Then, mark the wood that you will remove to shape the right ear (photo 24) and the left ear (photo 25).

Use the U-gouge to gently scoop out wood from the inner ear (photos 26,27).  Tip: Work from the outer side toward the nose (unless grain is an issue).  Then, turn your piece and work the other side.  If you do not have a U-gouge, try making a V-cut with a small detail knife or scooping off wood with a knife that has some flex to it.

Finally, make a plunge cut on each corner of the eye sockets to suggest the eyes (photo 28).

23. Shaping the nostrils
24. Wood is marked to remove on right ear
25. Left ear is marked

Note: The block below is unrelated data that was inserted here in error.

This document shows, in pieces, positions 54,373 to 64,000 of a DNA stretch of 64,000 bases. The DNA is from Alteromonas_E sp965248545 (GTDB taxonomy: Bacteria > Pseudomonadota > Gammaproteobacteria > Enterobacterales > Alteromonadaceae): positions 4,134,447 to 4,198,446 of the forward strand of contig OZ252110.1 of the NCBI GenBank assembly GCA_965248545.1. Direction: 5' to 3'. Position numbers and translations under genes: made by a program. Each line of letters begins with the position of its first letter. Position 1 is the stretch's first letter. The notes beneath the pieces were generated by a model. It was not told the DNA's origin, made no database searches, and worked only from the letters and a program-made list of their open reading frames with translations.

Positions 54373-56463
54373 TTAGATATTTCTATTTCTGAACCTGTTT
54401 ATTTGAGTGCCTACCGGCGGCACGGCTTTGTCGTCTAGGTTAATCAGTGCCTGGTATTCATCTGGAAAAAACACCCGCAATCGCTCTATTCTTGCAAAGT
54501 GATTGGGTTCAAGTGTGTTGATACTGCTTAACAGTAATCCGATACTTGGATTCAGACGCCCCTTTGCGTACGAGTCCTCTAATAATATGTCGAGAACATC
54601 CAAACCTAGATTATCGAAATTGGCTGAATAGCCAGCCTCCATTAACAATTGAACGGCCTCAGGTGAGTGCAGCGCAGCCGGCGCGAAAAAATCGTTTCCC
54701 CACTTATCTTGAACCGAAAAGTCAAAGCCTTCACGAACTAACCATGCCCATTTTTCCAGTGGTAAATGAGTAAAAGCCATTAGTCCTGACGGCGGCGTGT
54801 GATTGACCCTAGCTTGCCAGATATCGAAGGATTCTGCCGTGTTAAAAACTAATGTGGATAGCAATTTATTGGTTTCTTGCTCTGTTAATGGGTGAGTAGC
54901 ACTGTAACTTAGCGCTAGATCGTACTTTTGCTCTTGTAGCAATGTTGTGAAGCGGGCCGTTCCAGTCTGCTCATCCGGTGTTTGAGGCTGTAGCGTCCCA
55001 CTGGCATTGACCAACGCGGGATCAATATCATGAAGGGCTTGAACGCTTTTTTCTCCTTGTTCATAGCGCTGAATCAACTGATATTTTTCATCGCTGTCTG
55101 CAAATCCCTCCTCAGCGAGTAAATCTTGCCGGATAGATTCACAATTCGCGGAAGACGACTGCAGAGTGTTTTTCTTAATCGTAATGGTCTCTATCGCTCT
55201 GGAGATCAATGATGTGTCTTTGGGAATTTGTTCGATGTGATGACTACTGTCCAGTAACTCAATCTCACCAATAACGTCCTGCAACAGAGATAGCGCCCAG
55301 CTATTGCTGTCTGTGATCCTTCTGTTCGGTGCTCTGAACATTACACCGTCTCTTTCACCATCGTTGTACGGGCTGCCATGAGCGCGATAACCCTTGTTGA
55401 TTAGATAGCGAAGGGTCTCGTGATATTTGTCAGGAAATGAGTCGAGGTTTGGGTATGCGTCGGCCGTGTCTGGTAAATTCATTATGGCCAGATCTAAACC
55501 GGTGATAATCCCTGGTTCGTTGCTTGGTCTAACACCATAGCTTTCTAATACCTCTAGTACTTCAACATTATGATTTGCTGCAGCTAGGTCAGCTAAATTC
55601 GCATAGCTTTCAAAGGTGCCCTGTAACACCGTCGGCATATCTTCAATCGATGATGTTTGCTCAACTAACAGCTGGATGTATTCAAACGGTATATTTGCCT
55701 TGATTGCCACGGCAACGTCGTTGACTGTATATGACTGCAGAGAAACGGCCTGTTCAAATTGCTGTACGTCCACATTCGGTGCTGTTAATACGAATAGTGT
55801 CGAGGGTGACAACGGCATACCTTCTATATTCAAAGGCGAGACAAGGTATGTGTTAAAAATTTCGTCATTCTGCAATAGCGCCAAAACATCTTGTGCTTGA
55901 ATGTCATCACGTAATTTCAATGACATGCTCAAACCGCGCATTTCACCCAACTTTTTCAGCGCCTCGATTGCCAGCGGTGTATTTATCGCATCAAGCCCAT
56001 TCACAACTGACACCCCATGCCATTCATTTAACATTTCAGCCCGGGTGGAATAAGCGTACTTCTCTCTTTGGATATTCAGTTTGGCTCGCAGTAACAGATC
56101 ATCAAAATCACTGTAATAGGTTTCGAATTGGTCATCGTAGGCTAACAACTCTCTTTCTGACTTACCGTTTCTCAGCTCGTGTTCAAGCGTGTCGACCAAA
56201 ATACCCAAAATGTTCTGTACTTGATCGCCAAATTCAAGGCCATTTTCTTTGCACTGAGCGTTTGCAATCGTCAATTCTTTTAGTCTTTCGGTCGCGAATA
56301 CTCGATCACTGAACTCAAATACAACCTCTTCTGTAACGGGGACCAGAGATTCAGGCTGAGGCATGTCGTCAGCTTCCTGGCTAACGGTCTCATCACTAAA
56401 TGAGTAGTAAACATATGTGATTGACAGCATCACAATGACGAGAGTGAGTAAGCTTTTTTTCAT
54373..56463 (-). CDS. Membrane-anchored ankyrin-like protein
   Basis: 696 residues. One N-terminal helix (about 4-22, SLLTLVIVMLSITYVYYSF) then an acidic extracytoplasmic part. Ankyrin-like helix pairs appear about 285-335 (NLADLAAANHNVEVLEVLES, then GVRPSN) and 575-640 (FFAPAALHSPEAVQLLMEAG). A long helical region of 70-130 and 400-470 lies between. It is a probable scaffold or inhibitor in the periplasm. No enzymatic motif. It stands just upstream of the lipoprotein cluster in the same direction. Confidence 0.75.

26. Shaping the inner ear
27. Ear is shaped
28. Plunge cut to suggest eyes

Clean up your wooden ring holder 

Remove any wood fuzzies and deepen cuts to enhance the painting of your wooden ring holder.

30. Front of wooden ring holder
31. Right view of wooden ring holder
32. Left view of wooden ring holder
33. Back of wooden ring holder

Finish your wooden ring holder

34. Front of painted wooden ring holder
35. Right view of painted wooden ring holder
36. Left view of painted wooden ring holder
37. Back view of painted wooden ring holder
38. Let your imagination run wild!

Use whatever paint and paint brushes you want on your wooden ring holder. To get this look, use these acrylic paints:

  • Base coat (on entire piece): Light base wash of Academy burnt sienna paint that is heavily diluted with water.  
  • Second coat: Ceramcoat tawny light wash.